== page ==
Walnuts slow prostate cancer growth

They’re no cure and active constituent(s) remain unknown

SAN FRANCISCO A new study suggests that mice with prostate tumors should say “nuts to cancer.” Paul Davis of the University of California, Davis, hopes follow-up data by his team and others will one day justify men saying the same.

PARKED...AND MAKING MONEY: Even in the San Diego convention center, this hybrid car was able to help out the grid, Janet Raloff reports in her latest blog. Credit: T. Siegfried
HEART HEALTHY TOO UC Davis researchers tested these nuts on prostate cancer after walnuts proved beneficial to the heart. iStockPhoto

For years, this nutritionist had been studying heart benefits of walnuts. Most nuts – in sensible quantities – can benefit the heart. But among walnuts’ special attributes were their ability to fight inflammation, an underlying cause of much heart disease, and to allow vessels to dilate as needed, which should limit unhealthy blood pressure hikes. But inflammation plays a role in many cancers. And Davis notes that walnuts can tinker with production of endothelin, a protein not only related to blood pressure control but also to helping regulate prostate growth.

So Davis and his colleagues decided to test walnuts in a mouse model of prostate cancer.

The line of rodents they used are genetically programmed to spontaneously develop prostate cancer. When fed what is for mice a normal quantity of fat – five percent of calories – the tumors grow slowly.  But bump the fat content of their diet up to a whopping 20 percent of calories and tumor growth mushrooms. Except if that 20 percent of fat calories comes from walnuts, Davis reported this week at the American Chemical Society spring national meeting.

Mice getting the high-fat walnut diets developed the same type of tumors seen in all animals from this cancer-prone strain. Their cancer just grew slowly, similar to the rate seen in animals downing a low-fat diet.

The researchers began supplementing the diet of some 8-week-old rodents with ground up walnuts. The rest got low- or high-fat diets where the source of that fat came from soybean oil. In all other respects, the animals dined on similar chow.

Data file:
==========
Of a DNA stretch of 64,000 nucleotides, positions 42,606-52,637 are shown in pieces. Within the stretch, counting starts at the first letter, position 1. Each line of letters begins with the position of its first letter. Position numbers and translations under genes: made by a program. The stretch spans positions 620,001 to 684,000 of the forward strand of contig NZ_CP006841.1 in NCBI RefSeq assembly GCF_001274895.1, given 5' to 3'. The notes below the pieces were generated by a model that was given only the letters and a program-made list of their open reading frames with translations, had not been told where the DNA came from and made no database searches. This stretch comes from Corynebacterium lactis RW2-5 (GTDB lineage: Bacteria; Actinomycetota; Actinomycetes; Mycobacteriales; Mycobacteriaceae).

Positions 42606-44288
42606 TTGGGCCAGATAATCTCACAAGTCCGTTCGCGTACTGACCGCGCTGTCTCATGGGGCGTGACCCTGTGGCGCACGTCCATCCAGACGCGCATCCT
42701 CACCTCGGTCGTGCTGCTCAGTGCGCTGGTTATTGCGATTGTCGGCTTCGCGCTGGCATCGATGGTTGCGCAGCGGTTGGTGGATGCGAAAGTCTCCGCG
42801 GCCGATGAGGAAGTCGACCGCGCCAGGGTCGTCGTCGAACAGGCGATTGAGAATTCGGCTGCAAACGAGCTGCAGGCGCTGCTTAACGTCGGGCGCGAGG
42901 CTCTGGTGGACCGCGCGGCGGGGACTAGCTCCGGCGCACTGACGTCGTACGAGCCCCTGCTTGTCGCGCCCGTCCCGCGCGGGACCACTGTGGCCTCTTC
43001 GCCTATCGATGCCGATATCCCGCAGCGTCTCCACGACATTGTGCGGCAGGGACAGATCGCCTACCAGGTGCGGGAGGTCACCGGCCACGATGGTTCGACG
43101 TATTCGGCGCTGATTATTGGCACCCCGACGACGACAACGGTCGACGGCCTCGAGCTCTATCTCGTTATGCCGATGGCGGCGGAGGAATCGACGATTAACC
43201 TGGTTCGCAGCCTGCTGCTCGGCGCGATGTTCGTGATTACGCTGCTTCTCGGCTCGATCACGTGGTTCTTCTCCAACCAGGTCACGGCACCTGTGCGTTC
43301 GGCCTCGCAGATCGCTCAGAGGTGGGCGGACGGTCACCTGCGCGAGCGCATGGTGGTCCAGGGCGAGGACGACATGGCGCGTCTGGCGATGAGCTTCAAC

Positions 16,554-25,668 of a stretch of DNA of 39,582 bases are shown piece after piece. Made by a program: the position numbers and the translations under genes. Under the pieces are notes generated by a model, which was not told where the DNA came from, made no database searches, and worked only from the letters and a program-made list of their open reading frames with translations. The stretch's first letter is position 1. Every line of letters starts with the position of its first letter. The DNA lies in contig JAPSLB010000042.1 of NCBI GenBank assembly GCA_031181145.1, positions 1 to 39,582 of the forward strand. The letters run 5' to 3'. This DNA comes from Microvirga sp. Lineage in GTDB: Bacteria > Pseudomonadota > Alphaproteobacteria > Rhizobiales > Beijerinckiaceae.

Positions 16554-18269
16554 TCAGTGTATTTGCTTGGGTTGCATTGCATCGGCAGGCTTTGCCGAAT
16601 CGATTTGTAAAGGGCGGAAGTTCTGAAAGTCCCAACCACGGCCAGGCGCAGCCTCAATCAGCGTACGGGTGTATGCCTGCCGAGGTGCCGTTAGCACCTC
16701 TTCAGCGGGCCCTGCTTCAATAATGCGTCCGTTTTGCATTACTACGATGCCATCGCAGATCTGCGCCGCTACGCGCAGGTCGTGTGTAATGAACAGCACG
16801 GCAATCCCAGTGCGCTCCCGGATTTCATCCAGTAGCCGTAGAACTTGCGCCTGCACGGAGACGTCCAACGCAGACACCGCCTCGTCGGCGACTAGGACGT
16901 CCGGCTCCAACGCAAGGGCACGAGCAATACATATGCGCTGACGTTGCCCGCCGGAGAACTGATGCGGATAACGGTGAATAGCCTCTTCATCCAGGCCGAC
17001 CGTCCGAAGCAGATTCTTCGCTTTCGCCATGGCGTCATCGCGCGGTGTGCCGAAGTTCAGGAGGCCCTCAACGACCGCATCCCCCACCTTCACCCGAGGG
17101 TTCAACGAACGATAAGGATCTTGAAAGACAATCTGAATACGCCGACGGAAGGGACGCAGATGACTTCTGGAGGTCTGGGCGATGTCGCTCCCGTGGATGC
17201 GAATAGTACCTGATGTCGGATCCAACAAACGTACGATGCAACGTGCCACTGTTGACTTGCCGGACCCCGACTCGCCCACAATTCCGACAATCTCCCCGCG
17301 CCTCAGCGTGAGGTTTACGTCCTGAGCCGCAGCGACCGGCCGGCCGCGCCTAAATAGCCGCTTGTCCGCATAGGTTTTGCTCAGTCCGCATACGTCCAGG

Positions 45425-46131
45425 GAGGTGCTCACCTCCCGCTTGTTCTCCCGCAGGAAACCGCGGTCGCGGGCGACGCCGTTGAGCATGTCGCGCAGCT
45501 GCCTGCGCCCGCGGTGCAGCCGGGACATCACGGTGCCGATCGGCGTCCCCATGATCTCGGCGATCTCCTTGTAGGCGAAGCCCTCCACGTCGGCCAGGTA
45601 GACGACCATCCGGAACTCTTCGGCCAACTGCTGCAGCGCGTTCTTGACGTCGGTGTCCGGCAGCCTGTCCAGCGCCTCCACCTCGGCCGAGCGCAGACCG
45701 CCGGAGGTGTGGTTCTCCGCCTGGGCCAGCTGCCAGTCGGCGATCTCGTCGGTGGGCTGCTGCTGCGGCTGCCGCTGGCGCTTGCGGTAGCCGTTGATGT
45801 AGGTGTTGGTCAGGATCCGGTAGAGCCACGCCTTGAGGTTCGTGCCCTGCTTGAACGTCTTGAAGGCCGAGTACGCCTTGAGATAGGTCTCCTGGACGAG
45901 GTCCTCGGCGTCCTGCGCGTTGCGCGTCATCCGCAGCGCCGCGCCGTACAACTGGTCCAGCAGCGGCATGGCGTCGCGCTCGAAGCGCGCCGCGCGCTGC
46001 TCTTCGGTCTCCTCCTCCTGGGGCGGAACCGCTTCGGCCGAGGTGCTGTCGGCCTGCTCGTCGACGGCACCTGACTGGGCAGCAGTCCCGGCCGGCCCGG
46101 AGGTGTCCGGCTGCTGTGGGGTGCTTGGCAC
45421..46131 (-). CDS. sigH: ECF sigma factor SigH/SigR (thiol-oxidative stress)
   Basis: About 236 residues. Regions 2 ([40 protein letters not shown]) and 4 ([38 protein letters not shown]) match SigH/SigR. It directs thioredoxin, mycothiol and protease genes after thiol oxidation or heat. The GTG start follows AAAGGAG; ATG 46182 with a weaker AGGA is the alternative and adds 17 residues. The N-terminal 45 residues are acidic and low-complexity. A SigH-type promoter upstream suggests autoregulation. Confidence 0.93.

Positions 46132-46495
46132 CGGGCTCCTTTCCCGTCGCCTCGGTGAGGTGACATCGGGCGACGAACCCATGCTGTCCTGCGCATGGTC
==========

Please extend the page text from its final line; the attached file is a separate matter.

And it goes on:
But 18-weeks into the feeding trial, those in the walnut group were exhibiting a tumor mass 30 to 40 percent smaller than in animals on the high fat diet. Six weeks after that, at the end of the experiment, the walnut group was still trending toward having a somewhat reduced tumor mass, relative to the high-soy-oil group, although the difference was no longer statistically significant, Davis reported.

He notes that “We saw reductions in several different mediators [of cancer growth] that are present in the bloodstream.” He was referring to insulinlike growth factor-1, or IGF-1, and tissue plasminogen activator – “both of which, when they’re high, are bad prognostic indicators of prostate cancer.” Indeed, he said, the reduction in these chemicals correlated with the lower prostate-tumor growth in the walnut-supplemented animals.

Davis’ group also used molecular probes to see if they could uncover biochemical signatures differentiating prostate tissues in the two high-fat groups. This gene-chip technology identifies which genes are turned on or off. And comparisons of the two groups turned up a host of differences that the scientists are now poring over. One characteristic change that has already emerged is a reduction of gene activity for IGF-1 in the walnut-supplemented mice.

When asked what constituents of walnuts might be slowing tumor growth, Davis said “I suspect it’s a combination of things.” He pointed to the omega-3 fatty acids, such as alpha linolenic acid, together with minerals, other trace nutrients – perhaps even some of the proteins. Other nuts might also prove beneficial, he allowed, but he has no plan to study them since he’s funded through the University of California by the state’s Walnut Board.

How many walnuts would a man have to consume for his intake to be roughly equivalent to what the mice downed? About 500 calories worth, Davis says – the energy content in a “MacDonald’s big fries.” Studies by others have indicated that additional foods might also fight prostate cancer, including tomatoes, pomegranates,selenium-rich foods and tea. “And I heard through the grapevine,” Davis adds, “that pistachios are being examined [for preventing prostate cancer].”

When someone asked Davis if he would recommend walnuts to men concerned about prostate cancer, he said “I don’t think it will do any harm.”

But remember not to expect a cure. At best, just a slowing in the growth of any cancers. And achieving that could be great, he noted, since most men will – if they live long enough – eventually develop prostate cancer. The goal, he says, is to find foods that might help ensure that when it comes to this malignancy, men “die with it, not of it.”

Janet Raloff is the Editor, Digital of Science News Explores, a daily online magazine for middle school students. She started at Science News in 1977 as the environment and policy writer, specializing in toxicology. To her never-ending surprise, her daughter became a toxicologist.

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